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     Volume 4 Issue 50 | June 10, 2005 |

   Cover Story
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News Notes

Teased to Death
For most Bangladeshi teenaged girls, getting teased on the streets is a given. But sometimes it can get beyond a young woman's level of endurance. Another young girl Beauty Begum, was forced to end her life at 17 when local hoodlums continuously teased her and spread scandalous stories about her.
Beauty, an SSC candidate this year was from Sidha Dhap village in Gobindaganj Upazilla of Gaibanda. She hung herself in her bedroom when she could not take it anymore. Beauty is another name in a long list of victims of street teasing.
Tisha jumped into a pond when local hoodlums started chasing her, later standing by and letting her drown. A bright young artist Sheema had to take her own life when hooligans of her neighborhood continued to harass her; even police officer joined in the harassment. Rumi, another teenager with a bright future, also ended her life because of sexual harassment.
Our society is such that they will allow mobs to kill an individual for alleged stealing or hijacking, but will remain completely apathetic to the helplessness of girls and women at the hands of men who harass them on the streets.
Most of the time, women ignore the catcalls and obscene remarks aimed at them while walking on the streets. But sometimes, when they have to face such sexual harassment on a regular basis, all they can do is cut their lives short.

Local Tech Update
Prof M Fakhrul Islam, a local scientist has created an ingenious, yet cheap invention to treat surface water for drinking called the Chulli Water Purifier. As arsenic-contaminated water is a major problem in rural areas, this invention will offer a cost-effective solution to the water problems. The device is a concoction of a hollow aluminium coil and plastic pipes and uses the heat from a clay oven to treat water. During the purification process, surface water is passed through the hollow aluminium coil connected to the oven, the temperature of the water rising from 70 to 80 degree Celsius. At this temperature, the pathogens that cause diarrhoea and other water-borne diseases are killed. As the use of this technique becomes widespread, it may even substitute the 'tube-well technology'. The poor people in rural areas will appreciate this simple system because many of them can't afford to buy extra fuel for boiling water. Over 650 households have already adopted the technique and about 500 purifiers have already been field-tested by the Unicef.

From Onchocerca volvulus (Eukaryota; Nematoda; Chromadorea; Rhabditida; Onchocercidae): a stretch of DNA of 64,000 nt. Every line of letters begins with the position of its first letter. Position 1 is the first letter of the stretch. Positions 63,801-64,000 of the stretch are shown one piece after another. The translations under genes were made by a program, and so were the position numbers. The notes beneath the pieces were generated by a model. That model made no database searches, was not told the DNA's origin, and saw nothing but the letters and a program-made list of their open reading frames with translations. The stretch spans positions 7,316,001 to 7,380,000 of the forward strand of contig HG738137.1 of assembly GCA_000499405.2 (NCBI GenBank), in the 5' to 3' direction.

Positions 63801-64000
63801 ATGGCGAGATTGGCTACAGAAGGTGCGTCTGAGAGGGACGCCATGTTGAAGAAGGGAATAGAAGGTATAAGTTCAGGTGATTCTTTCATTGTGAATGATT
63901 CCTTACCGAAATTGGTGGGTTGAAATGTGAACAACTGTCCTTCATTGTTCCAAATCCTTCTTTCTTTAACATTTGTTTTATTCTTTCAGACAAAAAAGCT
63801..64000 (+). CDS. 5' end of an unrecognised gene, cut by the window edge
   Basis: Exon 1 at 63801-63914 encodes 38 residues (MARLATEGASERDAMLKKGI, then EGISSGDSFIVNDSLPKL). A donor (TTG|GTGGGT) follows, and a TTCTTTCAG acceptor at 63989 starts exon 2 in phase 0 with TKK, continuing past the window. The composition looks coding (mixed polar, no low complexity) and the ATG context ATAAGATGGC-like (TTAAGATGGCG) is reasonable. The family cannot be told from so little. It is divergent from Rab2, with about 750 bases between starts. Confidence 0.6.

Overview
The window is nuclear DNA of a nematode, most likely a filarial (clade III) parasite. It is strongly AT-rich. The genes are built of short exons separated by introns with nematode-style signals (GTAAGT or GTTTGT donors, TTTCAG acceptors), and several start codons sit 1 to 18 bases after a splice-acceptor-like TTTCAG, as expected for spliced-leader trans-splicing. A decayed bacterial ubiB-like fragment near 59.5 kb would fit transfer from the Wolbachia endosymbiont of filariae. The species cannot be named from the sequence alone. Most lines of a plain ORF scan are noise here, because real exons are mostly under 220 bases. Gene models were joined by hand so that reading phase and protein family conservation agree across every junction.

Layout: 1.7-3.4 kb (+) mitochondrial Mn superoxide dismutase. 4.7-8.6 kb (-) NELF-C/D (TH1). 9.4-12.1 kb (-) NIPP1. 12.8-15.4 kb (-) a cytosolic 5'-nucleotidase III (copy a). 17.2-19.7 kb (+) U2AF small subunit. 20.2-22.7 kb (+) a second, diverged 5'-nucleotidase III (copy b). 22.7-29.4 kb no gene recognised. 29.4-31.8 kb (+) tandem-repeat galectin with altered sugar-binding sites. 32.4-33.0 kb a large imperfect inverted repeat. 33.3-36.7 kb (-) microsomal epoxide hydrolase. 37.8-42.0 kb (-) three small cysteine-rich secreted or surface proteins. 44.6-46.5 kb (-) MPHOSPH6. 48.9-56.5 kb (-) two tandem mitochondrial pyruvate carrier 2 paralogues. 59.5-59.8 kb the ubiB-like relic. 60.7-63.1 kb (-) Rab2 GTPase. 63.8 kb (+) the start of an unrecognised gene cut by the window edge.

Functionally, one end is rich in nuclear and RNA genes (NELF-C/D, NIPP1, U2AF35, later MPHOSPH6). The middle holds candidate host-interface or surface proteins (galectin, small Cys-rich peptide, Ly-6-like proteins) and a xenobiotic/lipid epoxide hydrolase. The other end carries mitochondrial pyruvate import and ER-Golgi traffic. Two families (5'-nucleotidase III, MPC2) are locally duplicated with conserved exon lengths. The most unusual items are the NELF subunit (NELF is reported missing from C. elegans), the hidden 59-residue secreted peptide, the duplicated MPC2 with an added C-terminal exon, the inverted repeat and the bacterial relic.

A fishy bill!!
Last week, while withdrawing Tk 10,000 from the ATM machine at the Gulshan Branch, a customer of the American Express Bank found a forged Tk 500 bill among the notes. It seems that the week before that, a fake Tk 100 was also found at the same ATM.
A supervisor of the Agro-based Technology Development Project of the USAID, Hawlader withdrew the cash from the ATM at 12:30pm and went to the British consulate in the same city area to pay visa processing fees. An official of the Brac Bank detected that the note was forged.
As was the case, Hawlader then took the bill back to the American Express Bank branch and handed it over to Mizan, a senior officer. After examining the bill, he declared that the bill was definitely forged, however, he could do nothing about it since they actually draw money from the Bangladesh Bank.
When Hawlader asked the officer to change the note, the officer refused, saying that he would have changed it if Hawlader had brought the bill back to the bank immediately after withdrawing it. How can a customer actually detect a fake bill? It seems that the bill had seemed fine to Hawlader when he had withdrawn it. The thread and the watermark were there, and the design also looked genuine. Only an expert could actually figure out the fishy 'ness' of the tk 500 bill.


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